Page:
The Pain and the Great One is about a brother and a sister who both complain about each other all of the time. This book is divided into two parts – one for the sister to rant about her brother, the pain, and one for the brother to rant about his sister, the great one. In each section, they complain about everything the other one does. At the end of the great one’s views, her parents allow her to stay up later because she is older than the pain. She is excited at first, but then realizes that no...more
Carrie
Could Judy Blume have known my little brother and I any better?! He was the pain and I suppose I was the great one. The way the girl described her brother and the preferential treatment was exactly how I felt as a kid towards him. So I know when the little brother was doing the same that it must be how my brother felt about me. Interesting! Blume did a great job with showing both sides!
Max
It was good though if you don't know my favorite character think harder I'm a boy who else is a boy in the story???
Janie
My parents went to Japan for ten day during the summer that I turned six. My grandparents came to stay with my brother (who was three years old) and I while our parents were away. For each of the ten days that they would be gone, my mother left a little present for my brother and I. All ten of the presents were in her top dresser drawer. Each afternoon our grandma would let us choose one of the presents to open. One of the gifts was this book. The Pain and the Great One. My mother gave it to us...more
Dolly
Oct 11, 2011 Dolly rated it 3 of 5 stars  ·  review of another edition Recommends it for: parents reading with their children
We recently read Soupy Saturdays with the Pain and the Great One and liked it and saw that this was a picture book about the brother and sister. We just had to read it. I love that the children are 6 and 8 and in first and third grade. That's exactly where our girls are in age and school, so they can really relate to these two characters (even if one of them is a boy.)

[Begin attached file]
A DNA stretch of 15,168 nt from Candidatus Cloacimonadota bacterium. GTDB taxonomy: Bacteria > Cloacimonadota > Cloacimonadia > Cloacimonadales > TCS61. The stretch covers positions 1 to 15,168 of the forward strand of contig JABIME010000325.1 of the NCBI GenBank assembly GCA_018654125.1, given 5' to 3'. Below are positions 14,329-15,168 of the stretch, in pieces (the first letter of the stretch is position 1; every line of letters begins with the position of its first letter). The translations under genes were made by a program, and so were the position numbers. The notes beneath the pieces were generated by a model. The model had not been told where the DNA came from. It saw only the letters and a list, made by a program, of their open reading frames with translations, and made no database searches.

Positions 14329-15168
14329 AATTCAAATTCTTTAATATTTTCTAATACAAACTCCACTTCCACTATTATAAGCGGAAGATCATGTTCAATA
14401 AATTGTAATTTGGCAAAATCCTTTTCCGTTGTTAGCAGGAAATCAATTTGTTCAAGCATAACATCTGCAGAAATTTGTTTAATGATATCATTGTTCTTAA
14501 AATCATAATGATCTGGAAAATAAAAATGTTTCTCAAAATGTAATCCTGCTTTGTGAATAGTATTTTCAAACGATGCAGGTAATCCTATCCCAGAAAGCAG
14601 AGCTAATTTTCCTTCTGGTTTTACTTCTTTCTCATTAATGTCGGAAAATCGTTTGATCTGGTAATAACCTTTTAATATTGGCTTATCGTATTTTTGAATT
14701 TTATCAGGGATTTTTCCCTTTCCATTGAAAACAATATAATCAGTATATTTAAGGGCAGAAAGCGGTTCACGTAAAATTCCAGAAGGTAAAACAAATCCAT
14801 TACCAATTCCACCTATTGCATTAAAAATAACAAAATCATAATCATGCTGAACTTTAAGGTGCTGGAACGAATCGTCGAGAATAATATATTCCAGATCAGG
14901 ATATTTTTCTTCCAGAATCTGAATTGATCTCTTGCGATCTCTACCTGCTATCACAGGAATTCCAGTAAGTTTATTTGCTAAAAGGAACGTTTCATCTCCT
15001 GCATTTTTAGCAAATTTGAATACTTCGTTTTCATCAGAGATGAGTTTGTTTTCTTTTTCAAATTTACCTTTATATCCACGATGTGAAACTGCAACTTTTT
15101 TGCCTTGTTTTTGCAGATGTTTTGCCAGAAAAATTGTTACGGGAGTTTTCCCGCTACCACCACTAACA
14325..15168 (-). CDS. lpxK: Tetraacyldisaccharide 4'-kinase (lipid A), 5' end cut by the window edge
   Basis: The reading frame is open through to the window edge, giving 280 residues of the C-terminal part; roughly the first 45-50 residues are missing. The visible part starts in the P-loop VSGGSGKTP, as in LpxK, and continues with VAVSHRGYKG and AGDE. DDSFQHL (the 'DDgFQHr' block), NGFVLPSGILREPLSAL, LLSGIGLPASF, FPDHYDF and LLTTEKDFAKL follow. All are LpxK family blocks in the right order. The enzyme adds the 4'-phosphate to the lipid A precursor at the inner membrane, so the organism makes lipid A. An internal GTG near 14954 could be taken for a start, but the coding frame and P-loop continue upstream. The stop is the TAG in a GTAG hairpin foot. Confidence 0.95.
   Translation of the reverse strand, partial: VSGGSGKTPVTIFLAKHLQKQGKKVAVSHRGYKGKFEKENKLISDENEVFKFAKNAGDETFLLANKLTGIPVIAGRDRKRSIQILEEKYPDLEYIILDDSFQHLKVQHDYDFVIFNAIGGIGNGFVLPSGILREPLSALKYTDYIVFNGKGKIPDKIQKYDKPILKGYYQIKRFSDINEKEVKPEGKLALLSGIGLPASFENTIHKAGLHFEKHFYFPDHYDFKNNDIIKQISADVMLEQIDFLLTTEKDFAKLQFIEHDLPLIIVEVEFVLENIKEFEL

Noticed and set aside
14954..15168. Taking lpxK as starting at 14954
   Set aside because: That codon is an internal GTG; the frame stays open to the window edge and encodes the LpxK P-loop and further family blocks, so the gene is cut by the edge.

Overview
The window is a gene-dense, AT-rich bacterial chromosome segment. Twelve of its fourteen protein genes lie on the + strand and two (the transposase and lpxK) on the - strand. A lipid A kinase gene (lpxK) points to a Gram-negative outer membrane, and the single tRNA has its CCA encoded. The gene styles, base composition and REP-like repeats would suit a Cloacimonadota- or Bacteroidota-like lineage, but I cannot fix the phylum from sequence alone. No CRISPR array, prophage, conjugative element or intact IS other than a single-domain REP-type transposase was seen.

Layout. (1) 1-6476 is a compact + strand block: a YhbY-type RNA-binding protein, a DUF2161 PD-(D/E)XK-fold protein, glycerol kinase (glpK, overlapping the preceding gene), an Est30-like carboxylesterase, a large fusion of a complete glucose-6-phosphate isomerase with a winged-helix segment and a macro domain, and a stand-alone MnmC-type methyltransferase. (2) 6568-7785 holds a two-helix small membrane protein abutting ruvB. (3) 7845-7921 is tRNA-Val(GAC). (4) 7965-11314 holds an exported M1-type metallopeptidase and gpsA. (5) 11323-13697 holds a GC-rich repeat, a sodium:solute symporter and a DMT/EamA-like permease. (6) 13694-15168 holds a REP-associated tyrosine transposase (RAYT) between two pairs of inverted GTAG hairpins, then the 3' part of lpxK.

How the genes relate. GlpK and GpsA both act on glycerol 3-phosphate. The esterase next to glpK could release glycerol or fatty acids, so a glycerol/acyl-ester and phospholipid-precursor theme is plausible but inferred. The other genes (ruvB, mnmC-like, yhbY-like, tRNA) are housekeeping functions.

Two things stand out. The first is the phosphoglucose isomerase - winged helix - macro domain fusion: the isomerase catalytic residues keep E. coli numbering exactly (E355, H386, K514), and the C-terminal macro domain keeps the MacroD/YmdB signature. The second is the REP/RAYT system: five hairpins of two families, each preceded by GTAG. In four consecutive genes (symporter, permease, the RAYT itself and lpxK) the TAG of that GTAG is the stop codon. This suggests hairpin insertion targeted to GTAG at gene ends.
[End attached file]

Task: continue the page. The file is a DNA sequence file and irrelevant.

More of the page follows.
This is a fun book about siblings. Each has a perspective on life in the family and each one believes that Mom and Dad love the...more
Teresa Gartland
This picture book is titled The pain and the Great One. It is a realistic fiction book that could be used with young children up until about third or fourth grade even. This is a story about a younger brother (The Pain) and an older sister (The Great One). This book is split up into two sections, one from the bothers side and one from the sister’s side. They deal with issues such as jealousy and competition. This story can be used to show that sibling rivalry is a common issue and most siblings...more
Cana
Mommy says: What a great book! But when does Judy Blume ever disappoint? This is the same story (Mom and Dad love the other sibling better) told from two different perspectives (the big sister and the little brother). It was spot on for the rivalry that goes on in our house. And it was plenty fun to sit there after the book discussing with both kids who the parents in the book loved more. They both got it right away that the mom and dad loved their kids equally, and they made the jump from the b...more
Misty
What a cute book! This is a book that any brother and sister could relate to. Although this is a fun read-aloud, it is also a great book for teaching about point of view. This story is first told from the sister's point of view about her brother (the pain), and the second part of the book is told from the brother's point of view about his sister (the great one). This format is excellent for showing students that someone's point of view is their opinion or thoughts about a topic. I have not seen...more
Angela Moorer
Apr 03, 2011 Angela Moorer added it
Shelves: families